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569 fatal workplace accidents in seven months - INAIL

Down 16% on last year but COVID linked to drop

(ANSA) - ROME, AUG 30 - Italy has seen 569 fatal workplace accidents in the first seven months of the year, workplace accident insurance agency INAIL said Tuesday.
    That is 16% down on the same period last year, it said.
    Some 441,451 workplace accidents were reported from January to July this year, 41.1% up on the same period last year.
    Pathologies of a professional origin were up 6.8% to 36,163.
    INAIL said the fall in deaths was largely due to a fall in COVID deaths.
    But the rise in accidents was also partly due to a rise in COVID-linked accidents, the agency said.
    Italy is in the middle of a long and shocking spate of workplace accidental deaths, dating back to the spring of last year.
    In the latest incident, a 42-year-old worker was run over and killed by a van while cutting grass near a service station on a northern Italian highway Thursday.
    Four other workers died on the job in one recent week including one at the foreign ministry in Rome.
    The government has taken several steps to try to stem the tide of deaths but the spate, which grabbed public attention over a year ago with the death of a 22-year-old mother of a five-year-old boy, Luana D'Orazio, in a textile mill accident near Prato on May 3, 2021, has continued unabated.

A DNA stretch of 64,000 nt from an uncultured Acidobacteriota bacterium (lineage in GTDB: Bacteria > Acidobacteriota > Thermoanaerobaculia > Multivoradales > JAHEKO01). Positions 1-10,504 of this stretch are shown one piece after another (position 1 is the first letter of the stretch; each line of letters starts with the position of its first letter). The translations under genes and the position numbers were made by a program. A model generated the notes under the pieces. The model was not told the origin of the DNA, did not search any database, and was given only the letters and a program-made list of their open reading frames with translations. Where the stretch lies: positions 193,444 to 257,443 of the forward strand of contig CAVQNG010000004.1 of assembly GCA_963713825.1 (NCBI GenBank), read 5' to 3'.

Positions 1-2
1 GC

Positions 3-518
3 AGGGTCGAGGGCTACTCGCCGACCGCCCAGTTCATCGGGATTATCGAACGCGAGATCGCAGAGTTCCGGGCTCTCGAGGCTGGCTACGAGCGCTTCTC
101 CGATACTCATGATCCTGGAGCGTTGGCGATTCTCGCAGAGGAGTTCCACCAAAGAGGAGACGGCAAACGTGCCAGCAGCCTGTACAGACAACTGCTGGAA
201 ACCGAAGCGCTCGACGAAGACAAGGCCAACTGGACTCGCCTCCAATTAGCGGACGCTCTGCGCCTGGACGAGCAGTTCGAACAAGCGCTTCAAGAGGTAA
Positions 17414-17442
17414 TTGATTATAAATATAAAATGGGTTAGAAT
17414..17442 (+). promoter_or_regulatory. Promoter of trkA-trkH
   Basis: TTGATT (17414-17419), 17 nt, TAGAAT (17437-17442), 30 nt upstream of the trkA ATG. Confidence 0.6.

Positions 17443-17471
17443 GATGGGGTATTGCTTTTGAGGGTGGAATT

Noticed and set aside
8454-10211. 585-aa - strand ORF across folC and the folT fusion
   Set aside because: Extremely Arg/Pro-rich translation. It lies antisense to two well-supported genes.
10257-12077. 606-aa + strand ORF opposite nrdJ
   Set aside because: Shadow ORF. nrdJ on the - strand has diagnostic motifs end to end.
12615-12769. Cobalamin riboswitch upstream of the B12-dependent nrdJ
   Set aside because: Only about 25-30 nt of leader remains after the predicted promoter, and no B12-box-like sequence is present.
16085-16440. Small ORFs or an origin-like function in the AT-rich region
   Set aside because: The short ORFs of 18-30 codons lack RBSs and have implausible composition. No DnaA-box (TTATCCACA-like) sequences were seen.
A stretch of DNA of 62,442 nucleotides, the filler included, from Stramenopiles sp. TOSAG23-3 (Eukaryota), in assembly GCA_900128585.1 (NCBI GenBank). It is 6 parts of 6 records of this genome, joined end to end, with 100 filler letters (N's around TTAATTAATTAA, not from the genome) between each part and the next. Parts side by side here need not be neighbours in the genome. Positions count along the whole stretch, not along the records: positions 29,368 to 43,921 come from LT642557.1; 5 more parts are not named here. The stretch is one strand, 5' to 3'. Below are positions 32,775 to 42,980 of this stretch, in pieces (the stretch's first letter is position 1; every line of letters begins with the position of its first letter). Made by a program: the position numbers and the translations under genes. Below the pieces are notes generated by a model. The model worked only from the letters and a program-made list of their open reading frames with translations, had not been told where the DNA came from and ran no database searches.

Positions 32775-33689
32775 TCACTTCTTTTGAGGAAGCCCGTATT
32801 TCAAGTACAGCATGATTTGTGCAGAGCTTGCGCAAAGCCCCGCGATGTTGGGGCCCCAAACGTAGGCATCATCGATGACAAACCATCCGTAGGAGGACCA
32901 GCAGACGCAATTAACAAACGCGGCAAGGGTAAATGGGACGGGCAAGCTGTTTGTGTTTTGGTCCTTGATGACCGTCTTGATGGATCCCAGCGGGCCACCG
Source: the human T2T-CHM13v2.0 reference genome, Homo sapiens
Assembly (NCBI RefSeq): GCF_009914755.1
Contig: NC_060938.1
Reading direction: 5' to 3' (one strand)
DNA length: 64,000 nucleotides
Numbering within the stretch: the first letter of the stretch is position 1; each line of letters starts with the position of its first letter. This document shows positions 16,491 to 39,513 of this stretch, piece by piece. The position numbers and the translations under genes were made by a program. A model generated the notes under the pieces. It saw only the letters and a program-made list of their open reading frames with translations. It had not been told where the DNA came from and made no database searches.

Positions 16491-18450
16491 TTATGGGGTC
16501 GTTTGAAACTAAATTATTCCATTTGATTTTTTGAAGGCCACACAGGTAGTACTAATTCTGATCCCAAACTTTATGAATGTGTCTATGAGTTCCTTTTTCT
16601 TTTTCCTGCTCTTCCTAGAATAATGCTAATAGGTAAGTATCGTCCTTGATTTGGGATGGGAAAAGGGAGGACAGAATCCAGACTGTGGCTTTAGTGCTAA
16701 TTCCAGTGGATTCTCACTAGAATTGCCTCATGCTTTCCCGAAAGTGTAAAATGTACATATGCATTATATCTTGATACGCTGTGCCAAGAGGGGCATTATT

The recent fatalities were the latest in a shocking wave of workplace accident deaths in Italy that saw 1,221 perish last year and which has spurred government action.
    Such deaths are a national tragedy, outgoing Justice Minister Marta Cartabia said on October 22. She said the government had intervened by increasing the number of inspectors and checks, but a new law on administrative responsibility would be even more useful in stopping the rash of fatalities.
    Premier Mario Draghi said on October 17 that workplace safety norms recently approved by the government sent the "unequivocal signal that you cannot save (money) at the expense of workers' lives" after the spate continued with four more deaths in one day. "As the government, we committed ourselves to doing everything possible to prevent these episodes happening again," Draghi said. "The norms are the realisation of this promise. We are increasing the numbers of workplace inspectors, we are stiffening sanctions, we are boosting computerization to improve checks." Despite this, as the deaths continued, Italy's big three trade-union confederations, CGIL, CISL and UIL, held a major demonstration in Rome in mid-December to demand further urgent action on health and safety.
    Turin held a day of mourning on December 21 for three workers who died when a large crane collapsed in the northern city the previous weekend.
    Re-elected President Sergio Mattarella said in his second inaugural address in February that such deaths must stop, while Pope Francis has also joined the chorus against the phenomenon.
    The government recently unveiled a fresh set of measures to up workplace safety. (ANSA).


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